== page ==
A row has erupted after the chief of the World Health Organization (WHO) accused Taiwan's leaders of spearheading personal attacks on him.
WHO chief Tedros Adhanom Ghebreyesus said he had been subjected to racist comments and death threats for months.
But President Tsai Ing-wen said Taiwan opposed any form of discrimination, and invited Dr Tedros to visit the island.
Taiwan said it had been denied access to vital information as the coronavirus spread. The WHO rejects this.
Taiwan is excluded from the WHO, the United Nations health agency, because of China's objections to its membership.
The Chinese Communist Party regards Taiwan as a breakaway province and claims the right to take it by force if necessary.
The WHO has also been criticised by US President Donald Trump, who has threatened to withdraw US funding to the agency.
What is being said?
Dr Tedros said he had been at the receiving end of racist comments for the past two to three months.
"Giving me names, black or negro," he said. "I'm proud of being black, or proud of being negro."
He then said he had received death threats, adding: "I don't give a damn."
The WHO chief said the abuse had originated from Taiwan, "and the foreign ministry didn't disassociate" itself from it.
But Ms Tsai said Taiwan was opposed to discrimination.
"For years, we have been excluded from international organisations, and we know better than anyone else what it feels like to be discriminated against and isolated," Reuters news agency quoted her as saying.
"If Director-General Tedros could withstand pressure from China and come to Taiwan to see Taiwan's efforts to fight Covid-19 for himself, he would be able to see that the Taiwanese people are the true victims of unfair treatment."
Taiwan foreign ministry spokeswoman Joanne Ou said the comments were "irresponsible" and the accusations "imaginary". The ministry said it was seeking an apology for "slander", AFP news agency reported.
Correspondents say Taiwan has been proud of its measures to contain the virus, with just 380 cases and five deaths so far.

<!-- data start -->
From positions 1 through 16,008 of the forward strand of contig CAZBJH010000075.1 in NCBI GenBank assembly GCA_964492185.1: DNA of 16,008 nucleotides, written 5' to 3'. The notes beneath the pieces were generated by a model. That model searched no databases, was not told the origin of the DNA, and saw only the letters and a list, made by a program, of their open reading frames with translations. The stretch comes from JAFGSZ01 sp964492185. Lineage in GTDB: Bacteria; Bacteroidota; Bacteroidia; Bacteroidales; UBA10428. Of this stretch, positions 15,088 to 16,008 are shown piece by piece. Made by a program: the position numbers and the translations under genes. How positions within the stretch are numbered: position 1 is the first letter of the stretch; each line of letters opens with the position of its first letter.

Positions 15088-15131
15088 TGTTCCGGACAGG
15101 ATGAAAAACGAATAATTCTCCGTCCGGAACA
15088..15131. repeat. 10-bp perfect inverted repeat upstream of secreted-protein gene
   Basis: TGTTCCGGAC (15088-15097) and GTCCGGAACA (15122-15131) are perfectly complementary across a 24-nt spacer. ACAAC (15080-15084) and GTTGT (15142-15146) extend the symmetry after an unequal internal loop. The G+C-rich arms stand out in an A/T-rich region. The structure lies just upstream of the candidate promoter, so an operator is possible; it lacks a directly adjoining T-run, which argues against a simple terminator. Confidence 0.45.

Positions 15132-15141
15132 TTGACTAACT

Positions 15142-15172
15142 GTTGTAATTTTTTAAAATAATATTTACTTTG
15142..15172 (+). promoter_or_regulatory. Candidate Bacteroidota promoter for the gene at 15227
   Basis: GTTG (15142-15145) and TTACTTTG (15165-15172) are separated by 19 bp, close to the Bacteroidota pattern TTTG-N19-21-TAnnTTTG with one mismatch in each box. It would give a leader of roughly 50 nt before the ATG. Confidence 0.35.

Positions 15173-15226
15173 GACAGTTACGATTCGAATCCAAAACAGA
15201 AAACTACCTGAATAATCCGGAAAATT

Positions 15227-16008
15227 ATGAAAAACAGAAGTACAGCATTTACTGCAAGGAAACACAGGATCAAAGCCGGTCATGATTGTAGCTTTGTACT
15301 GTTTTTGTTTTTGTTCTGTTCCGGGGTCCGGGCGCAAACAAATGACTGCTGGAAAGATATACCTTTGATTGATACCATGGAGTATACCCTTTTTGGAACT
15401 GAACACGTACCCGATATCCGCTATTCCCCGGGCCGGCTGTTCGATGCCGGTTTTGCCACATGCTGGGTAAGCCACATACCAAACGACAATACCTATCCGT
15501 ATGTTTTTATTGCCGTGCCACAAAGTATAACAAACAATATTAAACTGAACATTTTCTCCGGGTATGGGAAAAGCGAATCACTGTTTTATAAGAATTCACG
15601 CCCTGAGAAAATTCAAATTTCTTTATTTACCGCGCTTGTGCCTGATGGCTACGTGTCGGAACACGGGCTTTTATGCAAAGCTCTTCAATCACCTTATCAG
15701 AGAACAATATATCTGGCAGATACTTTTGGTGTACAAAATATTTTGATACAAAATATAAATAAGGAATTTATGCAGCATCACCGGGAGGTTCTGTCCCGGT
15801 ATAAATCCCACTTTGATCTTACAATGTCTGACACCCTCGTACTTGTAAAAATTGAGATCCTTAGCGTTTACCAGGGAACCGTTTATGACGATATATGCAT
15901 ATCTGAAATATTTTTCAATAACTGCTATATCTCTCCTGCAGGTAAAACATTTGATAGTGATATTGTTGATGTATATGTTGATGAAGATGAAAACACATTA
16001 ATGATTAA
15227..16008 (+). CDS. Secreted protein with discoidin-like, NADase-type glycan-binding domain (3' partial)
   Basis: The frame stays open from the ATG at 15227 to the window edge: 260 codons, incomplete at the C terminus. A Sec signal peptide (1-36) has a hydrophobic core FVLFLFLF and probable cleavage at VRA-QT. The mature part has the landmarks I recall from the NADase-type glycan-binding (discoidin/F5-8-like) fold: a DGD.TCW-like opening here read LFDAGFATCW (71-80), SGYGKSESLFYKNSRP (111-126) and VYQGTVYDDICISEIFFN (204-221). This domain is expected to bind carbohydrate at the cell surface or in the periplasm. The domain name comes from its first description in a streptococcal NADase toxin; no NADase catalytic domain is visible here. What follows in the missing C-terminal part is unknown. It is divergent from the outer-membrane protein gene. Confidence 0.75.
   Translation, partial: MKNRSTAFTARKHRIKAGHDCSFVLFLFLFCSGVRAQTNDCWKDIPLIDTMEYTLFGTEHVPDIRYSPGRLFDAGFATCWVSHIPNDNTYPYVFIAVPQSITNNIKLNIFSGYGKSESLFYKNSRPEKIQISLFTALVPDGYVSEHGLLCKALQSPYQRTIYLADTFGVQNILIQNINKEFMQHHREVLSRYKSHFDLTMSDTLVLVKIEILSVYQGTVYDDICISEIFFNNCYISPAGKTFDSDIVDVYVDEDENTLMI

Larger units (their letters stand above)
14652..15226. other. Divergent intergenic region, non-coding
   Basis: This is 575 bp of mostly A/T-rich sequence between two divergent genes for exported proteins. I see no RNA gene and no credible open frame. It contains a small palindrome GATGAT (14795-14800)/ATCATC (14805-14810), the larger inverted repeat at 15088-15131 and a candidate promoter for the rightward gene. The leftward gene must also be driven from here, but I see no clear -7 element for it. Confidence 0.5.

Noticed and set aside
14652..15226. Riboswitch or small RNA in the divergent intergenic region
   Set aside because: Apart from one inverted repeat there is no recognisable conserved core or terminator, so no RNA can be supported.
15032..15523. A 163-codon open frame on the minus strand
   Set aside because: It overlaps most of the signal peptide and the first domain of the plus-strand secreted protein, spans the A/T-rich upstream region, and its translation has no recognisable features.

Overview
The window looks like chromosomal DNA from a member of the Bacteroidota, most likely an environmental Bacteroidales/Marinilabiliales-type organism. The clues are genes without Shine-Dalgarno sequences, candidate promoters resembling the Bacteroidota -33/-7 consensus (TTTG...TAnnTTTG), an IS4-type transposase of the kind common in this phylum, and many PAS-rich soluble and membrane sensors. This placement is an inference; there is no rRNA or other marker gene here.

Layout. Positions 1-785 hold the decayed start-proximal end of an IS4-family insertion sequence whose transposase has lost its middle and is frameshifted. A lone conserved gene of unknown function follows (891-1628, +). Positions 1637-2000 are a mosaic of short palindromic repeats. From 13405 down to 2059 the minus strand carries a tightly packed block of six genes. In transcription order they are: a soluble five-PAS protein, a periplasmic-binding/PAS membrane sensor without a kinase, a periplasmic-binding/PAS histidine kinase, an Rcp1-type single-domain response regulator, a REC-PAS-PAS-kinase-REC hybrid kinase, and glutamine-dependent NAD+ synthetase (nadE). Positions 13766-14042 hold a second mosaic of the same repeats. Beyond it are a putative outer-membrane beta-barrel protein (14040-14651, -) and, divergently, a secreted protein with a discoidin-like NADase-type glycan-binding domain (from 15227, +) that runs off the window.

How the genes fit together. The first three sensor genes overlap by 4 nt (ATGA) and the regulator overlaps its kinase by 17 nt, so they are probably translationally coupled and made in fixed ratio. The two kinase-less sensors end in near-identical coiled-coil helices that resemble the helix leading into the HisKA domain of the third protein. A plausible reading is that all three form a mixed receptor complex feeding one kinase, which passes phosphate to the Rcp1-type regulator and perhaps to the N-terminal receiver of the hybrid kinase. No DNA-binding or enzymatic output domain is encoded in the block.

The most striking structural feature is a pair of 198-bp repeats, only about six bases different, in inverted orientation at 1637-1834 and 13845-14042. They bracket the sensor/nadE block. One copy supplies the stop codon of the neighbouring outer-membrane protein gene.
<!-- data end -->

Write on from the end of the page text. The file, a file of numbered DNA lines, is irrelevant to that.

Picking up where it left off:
Last month, the WHO said it was monitoring the progress of the virus in Taiwan and learning lessons from its efforts.
What about the row with the US?
The UN agency has come under continued fire from Mr Trump, who accuses the WHO of being "very China-centric" and has threatened to end funding.
Speaking on Wednesday, Director-General Tedros Adhanom Ghebreyesus defended the WHO's work and called for an end to the politicisation of Covid-19.
The disease first emerged last December in the Chinese city of Wuhan, which has just ended an 11-week lockdown. An advisor to the WHO chief earlier said their close work with China had been "absolutely essential" in understanding the disease in its early stages.
Mr Trump's attacks on the WHO come in the context of criticism of his own administration's handling of the pandemic, especially early problems with US testing.
The WHO approved a coronavirus test in January - but the US decided against using it, developing its own test instead. However, in February, when the testing kits were despatched, some of them did not work properly, and led to inconclusive results.
Public health experts say the delay enabled the virus to spread further within the US.
United Nations Secretary-General António Guterres had earlier added his voice to the defence of the WHO. He described the outbreak as "unprecedented" and said any assessment of how it was handled should be an issue for the future.
Dr Tedros has also received support from the African Union, with current chairman and South African President Cyril Ramaphosa calling for "solidarity, unity of purpose and better co-ordination to ensure that we are able to overcome this common enemy".
"We should avoid the temptation to apportion blame," he added.